He was almost at the brow of the final hill, stumbling occasionally as he tried to balance his absurd, heavy burden. Why had he brought it ? Surely he had made himself ridiculous enough in his own estimation merely by coming here, by this pathetic and uninvited attempt at reconciliation; the parcel was nothing more than a means of heightening his inevitable mortifying humiliation. Yet he did wish to see Jack and Sophie again, even to risk the probable spurning. That last meeting had been a sad affair in the extreme, coming on top of everything else in the year after young George's death. It had been a most shocking blow: Jack had become a deeply wounded man, his mourning for a lost child compounded by the dashing of all his eager dreams and plans for a son to follow him into the Navy; while Sophie, who had for some time shown signs of inheriting her mother's shrewishness, now allowed it to overwhelm her sweet nature, drowned in the misery of her loss. Stephen earnestly desired to see them well again; his detour, this mis-timed unannounced arrival, was all in the hope that somehow time would have dulled the numerous pains of the last, so very hard, few years; dulled, too, their deathy pale resentment of his own hot words, fired by his disappointed anger and blazing beyond any hope of retraction, of decent apology. The friendship had weathered so many years, so many thousands of miles; he mourned its passing most intensely: and quite apart from Jack, he had cherished his acquaintance - such a rare sense of mutual trust - with Sophie, even in the difficult later days. Much of his life was now spent in dissimulation and evasion, sometimes verging on the downright treason whose naming had so vexed him; he longed for the distant days of relative innocence at sea. Yet even as he thought this he recognised his own falsity; he had hardly been wholly guileless, at that time.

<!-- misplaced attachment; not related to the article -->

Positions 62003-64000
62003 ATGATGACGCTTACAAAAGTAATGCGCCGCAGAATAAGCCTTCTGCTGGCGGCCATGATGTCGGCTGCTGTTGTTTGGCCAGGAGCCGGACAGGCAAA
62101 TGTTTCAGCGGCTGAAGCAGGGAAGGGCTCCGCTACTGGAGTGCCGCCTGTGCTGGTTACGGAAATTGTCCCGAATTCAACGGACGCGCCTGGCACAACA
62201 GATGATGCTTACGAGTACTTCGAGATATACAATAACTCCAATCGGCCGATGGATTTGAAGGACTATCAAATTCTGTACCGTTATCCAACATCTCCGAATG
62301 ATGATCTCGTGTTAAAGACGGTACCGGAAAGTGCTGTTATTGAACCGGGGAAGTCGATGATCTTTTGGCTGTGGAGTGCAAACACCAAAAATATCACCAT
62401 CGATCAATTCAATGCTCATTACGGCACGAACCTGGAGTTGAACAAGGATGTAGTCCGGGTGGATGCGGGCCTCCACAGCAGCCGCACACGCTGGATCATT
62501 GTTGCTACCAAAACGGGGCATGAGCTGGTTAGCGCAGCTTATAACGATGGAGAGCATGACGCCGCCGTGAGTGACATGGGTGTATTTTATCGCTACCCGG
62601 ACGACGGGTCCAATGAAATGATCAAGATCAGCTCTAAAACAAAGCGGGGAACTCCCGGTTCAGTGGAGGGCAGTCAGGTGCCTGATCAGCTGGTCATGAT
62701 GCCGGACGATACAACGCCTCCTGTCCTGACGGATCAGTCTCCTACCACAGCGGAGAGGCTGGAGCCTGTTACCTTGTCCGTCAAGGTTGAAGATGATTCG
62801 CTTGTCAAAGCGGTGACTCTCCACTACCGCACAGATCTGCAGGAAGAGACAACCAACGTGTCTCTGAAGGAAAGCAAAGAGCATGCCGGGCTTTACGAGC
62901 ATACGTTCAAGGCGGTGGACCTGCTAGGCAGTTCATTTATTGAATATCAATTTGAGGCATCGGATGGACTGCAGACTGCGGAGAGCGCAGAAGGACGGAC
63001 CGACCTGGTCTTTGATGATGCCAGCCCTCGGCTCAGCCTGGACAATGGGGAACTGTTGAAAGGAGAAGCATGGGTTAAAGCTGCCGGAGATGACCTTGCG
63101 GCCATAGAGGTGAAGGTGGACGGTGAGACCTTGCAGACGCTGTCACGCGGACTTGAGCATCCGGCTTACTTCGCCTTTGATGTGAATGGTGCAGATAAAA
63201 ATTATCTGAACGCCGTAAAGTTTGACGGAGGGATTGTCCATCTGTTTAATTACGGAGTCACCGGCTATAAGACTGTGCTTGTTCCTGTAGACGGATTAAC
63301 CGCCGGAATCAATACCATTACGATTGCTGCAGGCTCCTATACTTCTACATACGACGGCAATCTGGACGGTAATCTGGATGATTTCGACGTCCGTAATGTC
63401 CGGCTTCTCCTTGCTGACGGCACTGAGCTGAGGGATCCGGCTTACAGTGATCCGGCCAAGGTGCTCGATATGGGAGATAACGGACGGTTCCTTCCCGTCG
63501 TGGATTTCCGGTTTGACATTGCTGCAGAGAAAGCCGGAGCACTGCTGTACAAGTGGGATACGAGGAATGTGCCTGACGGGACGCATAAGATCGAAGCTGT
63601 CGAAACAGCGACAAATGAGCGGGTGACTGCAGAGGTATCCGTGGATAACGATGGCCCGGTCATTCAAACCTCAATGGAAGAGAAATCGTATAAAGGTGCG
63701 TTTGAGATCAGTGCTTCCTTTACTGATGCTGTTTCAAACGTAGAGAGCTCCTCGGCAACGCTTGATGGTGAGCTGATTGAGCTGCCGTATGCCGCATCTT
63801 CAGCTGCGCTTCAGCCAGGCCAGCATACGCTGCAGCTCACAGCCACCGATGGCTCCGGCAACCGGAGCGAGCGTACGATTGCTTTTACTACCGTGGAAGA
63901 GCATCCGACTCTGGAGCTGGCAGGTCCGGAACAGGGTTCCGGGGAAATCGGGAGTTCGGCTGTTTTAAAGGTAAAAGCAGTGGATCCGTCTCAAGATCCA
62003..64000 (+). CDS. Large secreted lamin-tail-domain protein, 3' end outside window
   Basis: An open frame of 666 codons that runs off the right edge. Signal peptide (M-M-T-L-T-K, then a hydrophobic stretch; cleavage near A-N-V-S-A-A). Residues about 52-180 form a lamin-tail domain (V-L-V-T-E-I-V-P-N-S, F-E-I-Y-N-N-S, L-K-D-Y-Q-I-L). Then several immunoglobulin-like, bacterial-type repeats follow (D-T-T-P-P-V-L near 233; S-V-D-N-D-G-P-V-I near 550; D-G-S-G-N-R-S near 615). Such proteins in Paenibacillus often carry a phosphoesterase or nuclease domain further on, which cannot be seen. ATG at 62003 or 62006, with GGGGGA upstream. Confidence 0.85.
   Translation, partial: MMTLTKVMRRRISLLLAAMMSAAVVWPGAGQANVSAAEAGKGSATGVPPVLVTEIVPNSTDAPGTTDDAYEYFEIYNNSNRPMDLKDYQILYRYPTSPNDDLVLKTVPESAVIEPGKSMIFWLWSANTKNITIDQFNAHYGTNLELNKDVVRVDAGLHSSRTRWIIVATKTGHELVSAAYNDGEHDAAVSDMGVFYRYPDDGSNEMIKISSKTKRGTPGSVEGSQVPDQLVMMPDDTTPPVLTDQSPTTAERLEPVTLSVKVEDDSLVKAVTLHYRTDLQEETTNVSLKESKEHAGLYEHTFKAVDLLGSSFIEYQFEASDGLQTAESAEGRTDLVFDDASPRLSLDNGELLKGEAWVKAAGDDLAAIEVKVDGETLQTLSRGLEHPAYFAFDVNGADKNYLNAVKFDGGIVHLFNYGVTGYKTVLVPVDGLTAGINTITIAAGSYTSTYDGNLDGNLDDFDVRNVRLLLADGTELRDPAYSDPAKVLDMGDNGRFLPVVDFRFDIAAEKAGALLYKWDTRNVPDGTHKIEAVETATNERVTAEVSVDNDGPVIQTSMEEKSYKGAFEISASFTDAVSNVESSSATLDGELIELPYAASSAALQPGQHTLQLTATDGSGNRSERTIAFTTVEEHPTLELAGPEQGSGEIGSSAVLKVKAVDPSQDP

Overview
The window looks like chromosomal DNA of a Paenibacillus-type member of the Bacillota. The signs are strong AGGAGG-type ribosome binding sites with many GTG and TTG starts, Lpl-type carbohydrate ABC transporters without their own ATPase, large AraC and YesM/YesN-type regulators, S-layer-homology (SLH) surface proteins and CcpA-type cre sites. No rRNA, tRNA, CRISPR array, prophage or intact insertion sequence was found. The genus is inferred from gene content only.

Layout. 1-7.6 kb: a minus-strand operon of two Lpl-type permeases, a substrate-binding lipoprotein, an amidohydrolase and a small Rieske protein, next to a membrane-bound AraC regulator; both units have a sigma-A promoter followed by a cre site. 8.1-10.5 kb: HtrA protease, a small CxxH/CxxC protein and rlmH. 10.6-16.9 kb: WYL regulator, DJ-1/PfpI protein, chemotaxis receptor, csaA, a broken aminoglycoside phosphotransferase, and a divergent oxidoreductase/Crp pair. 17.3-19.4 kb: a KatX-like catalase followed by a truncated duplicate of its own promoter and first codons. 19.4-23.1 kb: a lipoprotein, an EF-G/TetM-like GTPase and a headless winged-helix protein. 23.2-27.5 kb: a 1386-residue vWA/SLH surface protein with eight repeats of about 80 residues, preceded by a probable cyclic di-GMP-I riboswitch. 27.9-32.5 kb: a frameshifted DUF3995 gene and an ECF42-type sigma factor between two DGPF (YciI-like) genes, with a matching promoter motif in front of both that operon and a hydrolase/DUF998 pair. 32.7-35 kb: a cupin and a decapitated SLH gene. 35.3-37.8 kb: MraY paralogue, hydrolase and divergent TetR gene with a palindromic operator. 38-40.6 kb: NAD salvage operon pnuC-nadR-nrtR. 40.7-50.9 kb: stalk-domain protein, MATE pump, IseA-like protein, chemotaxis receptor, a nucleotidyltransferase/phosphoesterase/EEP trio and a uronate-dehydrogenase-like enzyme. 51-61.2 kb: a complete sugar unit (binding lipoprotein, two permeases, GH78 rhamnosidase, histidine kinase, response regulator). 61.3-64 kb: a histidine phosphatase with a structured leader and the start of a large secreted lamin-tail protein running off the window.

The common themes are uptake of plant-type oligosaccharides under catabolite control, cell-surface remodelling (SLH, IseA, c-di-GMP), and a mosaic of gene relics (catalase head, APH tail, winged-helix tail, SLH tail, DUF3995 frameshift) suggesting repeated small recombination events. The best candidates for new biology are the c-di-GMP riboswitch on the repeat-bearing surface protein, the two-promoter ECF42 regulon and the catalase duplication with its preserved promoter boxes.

He crested the hill. The huge sprawling crop of buildings beneath him still answered, ludicrously, to the name of Ashgrove Cottage. He left his parcel under a tree, on the driest ground he could find. As he strode down the path past the vegetables - the splendid profusion of vegetables, that had answered Jack's youthful dreams of domestic bliss - he grew more hesitant, his pace less urgent. From the house there came the sound of a violin, sweet in the evening air, the complex arabesques of sound curving their traces across the twilit garden. He could see a bulky shadow in an upstairs window, seeming to dance and waver in thrall to the flickering firelight behind it.
At last he knocked at the door, his breath catching in the newly chill air. For a moment his anxiety vanished as the familiar, utterly astonished form in the doorway gaped and mugged at him. 'Good evening, Killick,' he said, expecting that ugly head to turn and yell at the house in its old heathen way once its senses returned. But by some miracle Killick had been taught the basic rudiments of household decorum: after the initial stunned pause, followed by the most heartwarming obvious delight, a shadow of doubt and reserve descended; he mumbled 'which I'll tell 'em, sir' before shuffling off into the hallway, pausing to look back in evident disbelief.